Magazines to End Recent Revenue Declines, PricewaterhouseCoopers Projection Says

Print Advertising to Hold Its Own While Digital Grows Fast

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Consumer magazines in the United States will put an end to four years of overall revenue declines in 2012, a new report projected.

Total revenue will edge up 0.1% as advertising increases 2% and consumer spending on circulation slips 2.5%, according to the annual Global Entertainment and Media Outlook from PricewaterhouseCoopers, which was released on Tuesday.

"There are now signs that the economy in both the United States and Canada is improving, and we expect an expanding economy to have a positive impact on print advertising in consumer magazines, which will continue to fare much better than print advertising in newspapers," PricewaterhouseCoopers wrote in its report, which was composed before last Friday's discouraging jobs report. "Consumer magazines benefit more from an expanding economy than do newspapers, whose classified advertising -- which would benefit from economic growth -- is migrating to the internet."

Print advertising, which suffered in the first half of the year, will ultimately grow 0.2% in 2012. That would suggest publishers will see the improvement they've been hoping for after monthlies' ad pages dropped 6.1% in the first half of the year, according to the Media Industry Newsletter.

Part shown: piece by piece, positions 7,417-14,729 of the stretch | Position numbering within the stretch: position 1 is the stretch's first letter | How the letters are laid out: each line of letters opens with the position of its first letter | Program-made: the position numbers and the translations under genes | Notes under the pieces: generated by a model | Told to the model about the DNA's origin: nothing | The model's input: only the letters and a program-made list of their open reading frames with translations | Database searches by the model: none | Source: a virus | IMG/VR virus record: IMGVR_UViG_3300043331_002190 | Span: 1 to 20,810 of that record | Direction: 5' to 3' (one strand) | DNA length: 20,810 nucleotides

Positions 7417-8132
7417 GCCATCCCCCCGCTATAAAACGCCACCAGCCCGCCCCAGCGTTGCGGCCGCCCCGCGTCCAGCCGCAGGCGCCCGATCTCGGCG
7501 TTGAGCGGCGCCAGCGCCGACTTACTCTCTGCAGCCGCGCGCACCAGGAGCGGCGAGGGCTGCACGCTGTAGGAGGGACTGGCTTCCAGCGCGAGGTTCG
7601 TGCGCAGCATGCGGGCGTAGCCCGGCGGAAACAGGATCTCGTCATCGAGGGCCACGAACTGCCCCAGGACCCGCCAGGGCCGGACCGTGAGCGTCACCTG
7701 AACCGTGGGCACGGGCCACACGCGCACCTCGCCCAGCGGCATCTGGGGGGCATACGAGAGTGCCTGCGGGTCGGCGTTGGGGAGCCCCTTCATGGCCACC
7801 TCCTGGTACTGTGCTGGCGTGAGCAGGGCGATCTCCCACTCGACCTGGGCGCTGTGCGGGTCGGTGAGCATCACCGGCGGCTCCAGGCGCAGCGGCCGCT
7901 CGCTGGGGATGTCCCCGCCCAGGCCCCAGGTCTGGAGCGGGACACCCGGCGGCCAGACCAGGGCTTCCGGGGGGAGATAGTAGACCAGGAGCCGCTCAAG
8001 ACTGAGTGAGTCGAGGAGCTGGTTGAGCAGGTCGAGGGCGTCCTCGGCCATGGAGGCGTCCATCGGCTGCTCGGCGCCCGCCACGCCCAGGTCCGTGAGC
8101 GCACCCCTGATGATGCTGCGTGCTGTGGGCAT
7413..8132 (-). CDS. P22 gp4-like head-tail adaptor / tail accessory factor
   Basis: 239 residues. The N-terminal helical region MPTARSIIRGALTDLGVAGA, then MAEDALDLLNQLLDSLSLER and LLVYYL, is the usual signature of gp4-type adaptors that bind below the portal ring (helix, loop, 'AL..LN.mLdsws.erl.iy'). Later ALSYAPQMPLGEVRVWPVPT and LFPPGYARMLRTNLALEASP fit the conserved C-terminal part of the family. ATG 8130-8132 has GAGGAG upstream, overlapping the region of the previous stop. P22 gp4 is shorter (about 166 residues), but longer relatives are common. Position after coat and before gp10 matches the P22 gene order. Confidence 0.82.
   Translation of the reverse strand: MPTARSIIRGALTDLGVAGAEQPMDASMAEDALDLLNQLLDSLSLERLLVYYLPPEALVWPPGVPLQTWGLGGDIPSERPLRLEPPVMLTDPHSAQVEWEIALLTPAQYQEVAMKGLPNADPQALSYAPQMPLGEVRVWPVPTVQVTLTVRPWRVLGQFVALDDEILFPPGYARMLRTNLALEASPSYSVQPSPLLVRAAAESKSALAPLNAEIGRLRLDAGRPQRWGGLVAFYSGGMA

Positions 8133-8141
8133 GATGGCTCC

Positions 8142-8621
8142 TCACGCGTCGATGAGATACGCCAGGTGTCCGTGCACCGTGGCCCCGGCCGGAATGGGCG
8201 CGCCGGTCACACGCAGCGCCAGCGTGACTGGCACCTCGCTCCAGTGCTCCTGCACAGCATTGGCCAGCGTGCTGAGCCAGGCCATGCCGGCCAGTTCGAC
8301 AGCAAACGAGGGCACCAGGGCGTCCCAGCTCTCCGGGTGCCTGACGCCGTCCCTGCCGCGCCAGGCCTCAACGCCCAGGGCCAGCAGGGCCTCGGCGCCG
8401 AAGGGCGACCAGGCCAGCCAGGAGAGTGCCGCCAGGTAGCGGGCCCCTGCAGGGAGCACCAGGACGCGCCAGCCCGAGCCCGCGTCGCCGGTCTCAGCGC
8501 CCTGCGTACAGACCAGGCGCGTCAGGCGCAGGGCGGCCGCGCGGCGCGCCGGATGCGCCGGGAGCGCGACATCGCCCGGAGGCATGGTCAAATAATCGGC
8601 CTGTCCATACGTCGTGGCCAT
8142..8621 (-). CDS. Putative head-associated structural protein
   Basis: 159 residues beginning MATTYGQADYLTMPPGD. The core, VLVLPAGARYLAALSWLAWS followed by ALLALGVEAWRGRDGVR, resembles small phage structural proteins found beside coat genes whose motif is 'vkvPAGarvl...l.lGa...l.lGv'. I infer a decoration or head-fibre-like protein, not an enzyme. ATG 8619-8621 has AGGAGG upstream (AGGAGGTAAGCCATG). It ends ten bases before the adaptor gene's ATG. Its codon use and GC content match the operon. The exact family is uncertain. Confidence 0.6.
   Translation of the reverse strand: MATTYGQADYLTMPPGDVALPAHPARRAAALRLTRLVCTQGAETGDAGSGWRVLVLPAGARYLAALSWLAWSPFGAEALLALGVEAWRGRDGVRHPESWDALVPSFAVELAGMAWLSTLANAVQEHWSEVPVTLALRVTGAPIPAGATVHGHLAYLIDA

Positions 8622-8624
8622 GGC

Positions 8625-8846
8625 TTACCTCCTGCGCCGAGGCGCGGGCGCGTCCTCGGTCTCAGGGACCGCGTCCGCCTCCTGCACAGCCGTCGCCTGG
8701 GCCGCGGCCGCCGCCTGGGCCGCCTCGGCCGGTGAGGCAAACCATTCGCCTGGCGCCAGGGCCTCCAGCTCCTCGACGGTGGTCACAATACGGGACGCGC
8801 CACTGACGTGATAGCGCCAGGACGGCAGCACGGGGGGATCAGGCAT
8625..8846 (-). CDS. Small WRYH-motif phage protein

Magazines' digital ad revenue will meanwhile grow another 17%, PricewaterhouseCoopers projected. And digital's pace of expansion will accelerate, to magazine publishers' benefit.

"In the United States, digital consumer magazine advertising will increase at an estimated 18.5% compound annual rate to $2.9 billion in 2016 from $1.2 billion in 2011," the company wrote.

Print continues to represent a much larger proportion of magazine advertising, however. Print advertising in U.S. consumer magazines will grow at an estimated 0.7% annual rate through 2016 to $10.6 billion, the report said.

Publishers will see print circulation revenue ebb 2.7% this year as newsstand declines continue and free digital competition rises, according to the forecast. But their digital circulation revenue will more than double as tablets and paid tablet editions continue to spread.

United States magazines' total revenue will average 1.6% annual growth through 2016, PricewaterhouseCoopers said.

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